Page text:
(Critical Guide to Censorship and Literature)

The author of Less Than Zero (1985), Ellis completed his third novel, American Psycho, for the publishing house Simon and Schuster in 1989. Its story about a wealthy young businessman whose greed for money and material possessions is matched only by his taste for sadism and murder contains detailed descriptions of acts ranging from cannibalism to necrophilia, as well as extended scenes of sexual torture and mutilation. As the book was nearing publication in 1990, reports of its extraordinarily violent content began to surface in magazines such as Time and Spy, which printed excerpts from some of its most gruesome passages. As criticism of the novel grew, Simon and Schuster canceled plans to publish the novel, despite having paid Ellis an advance of three hundred thousand dollars. The book was immediately purchased by Random House and published as a Vintage Contemporary paperback in 1991.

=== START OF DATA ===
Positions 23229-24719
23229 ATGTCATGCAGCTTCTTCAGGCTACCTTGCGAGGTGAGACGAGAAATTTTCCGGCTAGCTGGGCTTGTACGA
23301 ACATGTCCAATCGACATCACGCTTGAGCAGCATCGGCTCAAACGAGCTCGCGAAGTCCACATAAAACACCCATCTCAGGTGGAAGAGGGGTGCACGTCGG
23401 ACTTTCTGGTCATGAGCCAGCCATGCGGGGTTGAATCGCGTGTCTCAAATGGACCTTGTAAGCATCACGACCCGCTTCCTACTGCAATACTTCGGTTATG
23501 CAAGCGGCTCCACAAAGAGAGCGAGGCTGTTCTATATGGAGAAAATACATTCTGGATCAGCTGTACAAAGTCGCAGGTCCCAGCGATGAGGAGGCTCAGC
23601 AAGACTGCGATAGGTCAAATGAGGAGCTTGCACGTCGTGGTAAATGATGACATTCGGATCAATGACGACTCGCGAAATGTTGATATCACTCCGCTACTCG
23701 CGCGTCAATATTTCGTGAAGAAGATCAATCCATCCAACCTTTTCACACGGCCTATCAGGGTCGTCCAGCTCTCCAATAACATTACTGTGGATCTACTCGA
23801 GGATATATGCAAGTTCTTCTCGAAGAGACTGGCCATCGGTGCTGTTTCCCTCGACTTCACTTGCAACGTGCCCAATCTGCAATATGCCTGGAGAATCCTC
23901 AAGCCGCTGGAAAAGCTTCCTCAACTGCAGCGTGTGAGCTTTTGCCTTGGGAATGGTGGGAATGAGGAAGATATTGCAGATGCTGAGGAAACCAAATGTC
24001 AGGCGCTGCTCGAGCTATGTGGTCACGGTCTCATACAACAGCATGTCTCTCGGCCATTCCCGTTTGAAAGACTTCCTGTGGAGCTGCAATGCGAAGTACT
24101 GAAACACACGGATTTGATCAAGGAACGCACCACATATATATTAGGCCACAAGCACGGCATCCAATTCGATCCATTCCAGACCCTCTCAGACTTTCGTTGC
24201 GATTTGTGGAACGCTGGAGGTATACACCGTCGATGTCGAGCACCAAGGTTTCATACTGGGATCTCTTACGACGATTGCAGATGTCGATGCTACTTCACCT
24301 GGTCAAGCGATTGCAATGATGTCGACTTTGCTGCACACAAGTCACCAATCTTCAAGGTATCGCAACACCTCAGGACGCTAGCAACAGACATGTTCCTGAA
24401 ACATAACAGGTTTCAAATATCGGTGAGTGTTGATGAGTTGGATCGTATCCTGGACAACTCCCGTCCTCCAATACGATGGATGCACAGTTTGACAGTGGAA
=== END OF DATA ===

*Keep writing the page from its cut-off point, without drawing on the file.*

Feminist groups criticized the novel’s depiction of violence against women, leading to a boycott of its publishers by the National Organization for Women. The furor surrounding the book’s publication fueled public debate about corporate censorship and corporate responsibility, as well as the literary quality and moral implications of the book itself.